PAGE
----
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Sterling bounces on hopes for more Bank support, stocks rebound

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Sterling has fallen by about a fifth against the dollar this year./AFP
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Oct 12, 2022 - 08:07 AM

HONG KONG, CHINA — The pound bounced Wednesday on speculation the Bank of England could continue to support troubled financial markets past a deadline set for the end of the week.

The positive turn also helped equity markets in Asia reverse an early selloff, though traders remained on edge and analysts warned that the volatility that has characterised trading for most of the year was unlikely to let up any time soon.

Investors had started the day on yet another gloomy note after a drop on Wall Street in response to an announcement by the BoE that it would stop its emergency bond-buying efforts on Friday, ignoring calls to extend the programme to allow markets to stabilise.

The UK central bank was forced last month to step into financial markets to prevent a collapse of pension funds caused by a spike in bond prices after a debt-fuelled, tax-cutting mini budget by new finance minister Kwasi Kwarteng sparked fears of a surge in borrowing.

However, a report in the Financial Times said the BoE had told lenders it was ready to continue its emergency programme if pensions were at risk.

The pound, which had dropped to as low as $1.0924 Wednesday, shot back to around $1.1020 as angst-ridden investors were calmed.

OANDA’s Craig Erlam said that while BoE boss Andrew Bailey’s “warnings to pension funds this week gave the impression there’s no turning back, it would appear that isn’t entirely true. And that shouldn’t be as surprising as it seemingly is.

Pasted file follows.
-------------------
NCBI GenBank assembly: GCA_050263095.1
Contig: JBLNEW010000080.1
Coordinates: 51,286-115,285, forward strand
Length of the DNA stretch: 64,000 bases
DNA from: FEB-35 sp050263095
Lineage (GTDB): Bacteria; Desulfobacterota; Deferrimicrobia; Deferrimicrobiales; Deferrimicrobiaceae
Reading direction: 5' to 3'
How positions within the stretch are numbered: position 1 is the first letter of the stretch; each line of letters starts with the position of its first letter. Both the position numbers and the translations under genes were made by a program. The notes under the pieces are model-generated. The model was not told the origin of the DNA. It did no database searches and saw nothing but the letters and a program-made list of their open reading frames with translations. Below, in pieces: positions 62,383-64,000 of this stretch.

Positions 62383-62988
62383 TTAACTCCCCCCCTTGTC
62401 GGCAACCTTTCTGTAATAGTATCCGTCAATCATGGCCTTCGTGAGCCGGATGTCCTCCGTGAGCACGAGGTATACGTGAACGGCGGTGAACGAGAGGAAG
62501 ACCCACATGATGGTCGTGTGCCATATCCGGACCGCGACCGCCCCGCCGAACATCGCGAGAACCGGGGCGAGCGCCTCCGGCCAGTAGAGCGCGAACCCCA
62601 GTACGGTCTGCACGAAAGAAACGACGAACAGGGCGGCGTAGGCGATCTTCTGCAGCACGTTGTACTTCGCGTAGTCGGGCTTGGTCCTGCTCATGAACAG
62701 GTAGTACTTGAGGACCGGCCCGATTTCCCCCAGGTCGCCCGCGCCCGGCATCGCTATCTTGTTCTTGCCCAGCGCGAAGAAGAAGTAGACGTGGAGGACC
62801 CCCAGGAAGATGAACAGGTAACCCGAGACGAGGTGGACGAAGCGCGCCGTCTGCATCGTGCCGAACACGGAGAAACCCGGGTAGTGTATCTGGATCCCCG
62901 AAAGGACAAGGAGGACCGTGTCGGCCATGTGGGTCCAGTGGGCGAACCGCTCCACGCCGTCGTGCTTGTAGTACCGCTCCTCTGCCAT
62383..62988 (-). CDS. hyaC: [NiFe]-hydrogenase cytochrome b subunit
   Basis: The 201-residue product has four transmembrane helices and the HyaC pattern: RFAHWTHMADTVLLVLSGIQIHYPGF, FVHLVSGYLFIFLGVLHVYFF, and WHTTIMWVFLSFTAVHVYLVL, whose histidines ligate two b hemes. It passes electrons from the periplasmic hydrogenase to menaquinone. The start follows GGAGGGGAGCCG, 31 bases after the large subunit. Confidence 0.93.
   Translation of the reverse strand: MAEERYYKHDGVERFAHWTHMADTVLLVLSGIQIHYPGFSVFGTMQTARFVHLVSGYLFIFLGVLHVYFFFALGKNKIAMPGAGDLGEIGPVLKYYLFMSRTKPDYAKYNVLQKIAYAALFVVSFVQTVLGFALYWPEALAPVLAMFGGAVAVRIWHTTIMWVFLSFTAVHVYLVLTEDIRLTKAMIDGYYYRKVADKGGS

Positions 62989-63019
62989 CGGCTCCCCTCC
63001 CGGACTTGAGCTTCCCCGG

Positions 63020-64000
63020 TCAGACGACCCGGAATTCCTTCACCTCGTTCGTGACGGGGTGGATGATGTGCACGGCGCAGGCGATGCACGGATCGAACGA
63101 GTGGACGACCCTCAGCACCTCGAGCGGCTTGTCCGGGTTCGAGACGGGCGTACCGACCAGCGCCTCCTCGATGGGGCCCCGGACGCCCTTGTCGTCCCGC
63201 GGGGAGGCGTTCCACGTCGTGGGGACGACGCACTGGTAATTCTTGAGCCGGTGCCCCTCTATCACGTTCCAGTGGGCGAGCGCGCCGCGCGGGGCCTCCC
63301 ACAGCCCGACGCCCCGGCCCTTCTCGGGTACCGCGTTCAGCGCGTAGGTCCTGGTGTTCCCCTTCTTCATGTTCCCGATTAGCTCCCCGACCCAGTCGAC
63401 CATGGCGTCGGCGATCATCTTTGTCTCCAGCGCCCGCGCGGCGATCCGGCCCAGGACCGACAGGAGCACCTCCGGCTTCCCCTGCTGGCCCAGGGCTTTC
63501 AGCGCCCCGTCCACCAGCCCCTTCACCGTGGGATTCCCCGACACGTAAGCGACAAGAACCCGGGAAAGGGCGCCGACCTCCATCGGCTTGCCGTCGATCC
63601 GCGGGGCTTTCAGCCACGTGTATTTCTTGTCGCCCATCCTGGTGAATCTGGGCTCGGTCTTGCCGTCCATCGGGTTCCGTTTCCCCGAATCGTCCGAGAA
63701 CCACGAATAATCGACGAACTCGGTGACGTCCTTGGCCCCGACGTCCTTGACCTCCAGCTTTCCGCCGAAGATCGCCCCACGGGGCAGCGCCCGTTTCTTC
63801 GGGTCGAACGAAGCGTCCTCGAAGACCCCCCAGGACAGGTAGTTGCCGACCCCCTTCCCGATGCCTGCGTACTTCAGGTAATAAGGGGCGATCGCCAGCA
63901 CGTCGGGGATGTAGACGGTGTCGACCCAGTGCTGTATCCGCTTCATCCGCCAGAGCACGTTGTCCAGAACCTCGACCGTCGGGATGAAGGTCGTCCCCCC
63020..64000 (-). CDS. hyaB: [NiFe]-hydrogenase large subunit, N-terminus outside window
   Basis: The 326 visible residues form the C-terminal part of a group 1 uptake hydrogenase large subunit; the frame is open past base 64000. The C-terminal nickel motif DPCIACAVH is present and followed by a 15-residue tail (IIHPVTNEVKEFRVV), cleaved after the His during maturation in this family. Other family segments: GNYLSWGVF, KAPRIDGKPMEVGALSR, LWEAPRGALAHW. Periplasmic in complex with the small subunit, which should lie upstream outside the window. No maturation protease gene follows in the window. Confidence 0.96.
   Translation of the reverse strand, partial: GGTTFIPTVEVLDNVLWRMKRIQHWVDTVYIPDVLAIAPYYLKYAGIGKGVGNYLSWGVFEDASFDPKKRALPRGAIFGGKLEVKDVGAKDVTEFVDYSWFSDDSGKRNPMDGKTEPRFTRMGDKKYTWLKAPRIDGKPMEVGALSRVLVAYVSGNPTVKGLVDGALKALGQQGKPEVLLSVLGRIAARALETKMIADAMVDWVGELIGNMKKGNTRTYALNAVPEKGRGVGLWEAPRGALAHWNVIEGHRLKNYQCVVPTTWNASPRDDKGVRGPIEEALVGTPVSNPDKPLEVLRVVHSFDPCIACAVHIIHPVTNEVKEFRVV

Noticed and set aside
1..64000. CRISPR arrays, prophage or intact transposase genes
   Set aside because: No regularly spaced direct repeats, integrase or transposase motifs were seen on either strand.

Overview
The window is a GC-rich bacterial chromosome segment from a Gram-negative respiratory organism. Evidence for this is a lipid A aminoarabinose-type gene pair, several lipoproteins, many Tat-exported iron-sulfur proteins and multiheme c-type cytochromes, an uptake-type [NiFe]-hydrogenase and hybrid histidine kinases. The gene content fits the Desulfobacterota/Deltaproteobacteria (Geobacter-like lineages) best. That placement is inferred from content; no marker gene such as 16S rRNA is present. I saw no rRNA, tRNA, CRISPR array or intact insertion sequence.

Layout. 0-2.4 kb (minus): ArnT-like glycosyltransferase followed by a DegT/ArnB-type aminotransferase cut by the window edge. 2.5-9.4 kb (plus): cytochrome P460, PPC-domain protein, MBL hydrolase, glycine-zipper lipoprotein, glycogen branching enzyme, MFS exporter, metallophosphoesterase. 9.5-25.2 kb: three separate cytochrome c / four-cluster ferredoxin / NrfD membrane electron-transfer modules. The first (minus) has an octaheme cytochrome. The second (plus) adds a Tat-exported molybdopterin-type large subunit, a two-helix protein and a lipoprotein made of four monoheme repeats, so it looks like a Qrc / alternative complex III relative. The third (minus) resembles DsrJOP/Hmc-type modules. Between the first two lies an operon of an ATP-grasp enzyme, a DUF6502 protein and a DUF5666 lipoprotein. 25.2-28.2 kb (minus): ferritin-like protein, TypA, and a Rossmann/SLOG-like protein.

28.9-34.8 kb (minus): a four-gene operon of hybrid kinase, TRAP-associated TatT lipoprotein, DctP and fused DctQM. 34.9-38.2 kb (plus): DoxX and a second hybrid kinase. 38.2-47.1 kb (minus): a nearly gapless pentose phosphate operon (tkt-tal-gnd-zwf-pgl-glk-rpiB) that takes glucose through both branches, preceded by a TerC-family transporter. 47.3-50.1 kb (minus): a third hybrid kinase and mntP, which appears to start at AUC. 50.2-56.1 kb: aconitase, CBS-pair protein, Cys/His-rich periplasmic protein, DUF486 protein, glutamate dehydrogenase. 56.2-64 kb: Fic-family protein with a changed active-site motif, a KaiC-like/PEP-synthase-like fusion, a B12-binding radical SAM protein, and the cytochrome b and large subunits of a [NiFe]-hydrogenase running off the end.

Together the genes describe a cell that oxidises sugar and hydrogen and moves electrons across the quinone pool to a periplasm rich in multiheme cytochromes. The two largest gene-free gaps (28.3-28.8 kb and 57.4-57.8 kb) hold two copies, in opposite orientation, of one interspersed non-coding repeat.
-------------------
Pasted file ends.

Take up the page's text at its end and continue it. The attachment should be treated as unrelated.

“While the hope within the central bank will be that its emergency measures have allowed pension funds to recalibrate and address the vulnerability in the bond market, if that doesn’t prove to be the case it would be ridiculous to pull the rug from under it rather than extend the measures until the end of the month when we get the full budget.”

Range of crises 

Stocks also enjoyed a much-needed bounce, though nervousness continued to course through trading floors.

Hong Kong saw a more than three percentage-point swing from a loss to a gain, while Shanghai, Sydney, Seoul, Manila, Mumbai and Bangkok were also up.

Tokyo was flat and there were losses in Singapore, Wellington, Taipei and Jakarta.

London opened on a positive note, along with Paris and Frankfurt.

Still, investors were struggling to find some solace as they navigate a range of crises that threaten the global economy, from soaring prices and bumper interest rate hikes to the Ukraine war and China’s Covid-induced growth slowdown.

The gloom was summed up by the International Monetary Fund, which on Tuesday highlighted the risks of inflation and the conflict in Europe as it slashed its global growth forecast and warned: “For many people 2023 will feel like a recession”.

Later, US President Joe Biden admitted there was a chance the country could suffer a “slight” recession.

Investors are now nervously looking ahead to Thursday’s US inflation report, with observers warning that a strong reading could spark another rout.

Still, analysts said the Fed would not likely take a single positive reading as a reason to slow down its pace of rate hikes as it lasers in on bringing inflation down from four-decade highs.

“I don’t see any imbalances yet that would cause a pivot from the Fed,” said Citigroup’s Veronica Clark on Bloomberg Television.

“The Fed will pay attention to global financial stability concerns, a strong dollar is part of that, but it’s ultimately going to be domestic conditions and what the Fed is seeing on inflation.”

The slight easing of market tensions also helped the yen claw back losses against the dollar, having fallen to a new 24-year low against the dollar, breaking the level touched last week when Tokyo stepped into the market to support the Japanese unit.

Recession fears and China’s Covid-linked economic woes also kept oil prices in check, after they surged last week on an outsized OPEC output cut, with many warning that demand will plunge as people refrain from spending.

Key figures around 0720 GMT 

Tokyo – Nikkei 225: FLAT at 26,396.83 (close)

Hong Kong – Hang Seng Index: UP 1.1 percent at 17,020.21

Shanghai – Composite: UP 1.5 percent at 3,025.51 (close)

London – FTSE 100: UP 0.2 percent at 6,896.30 (close)

Pound/dollar: UP at $1.1004 from $1.0972 Tuesday

Dollar/yen: UP at 146.16 yen from 145.83 yen

Euro/dollar: UP at $0.9727 from $0.9709

Euro/pound: DOWN at 88.37 pence from 88.46 pence

West Texas Intermediate: FLAT at $89.33 per barrel

Brent North Sea crude: DOWN 0.3 percent at $94.57 per barrel

New York – Dow: UP 0.1 percent at 29,239.19 (close)

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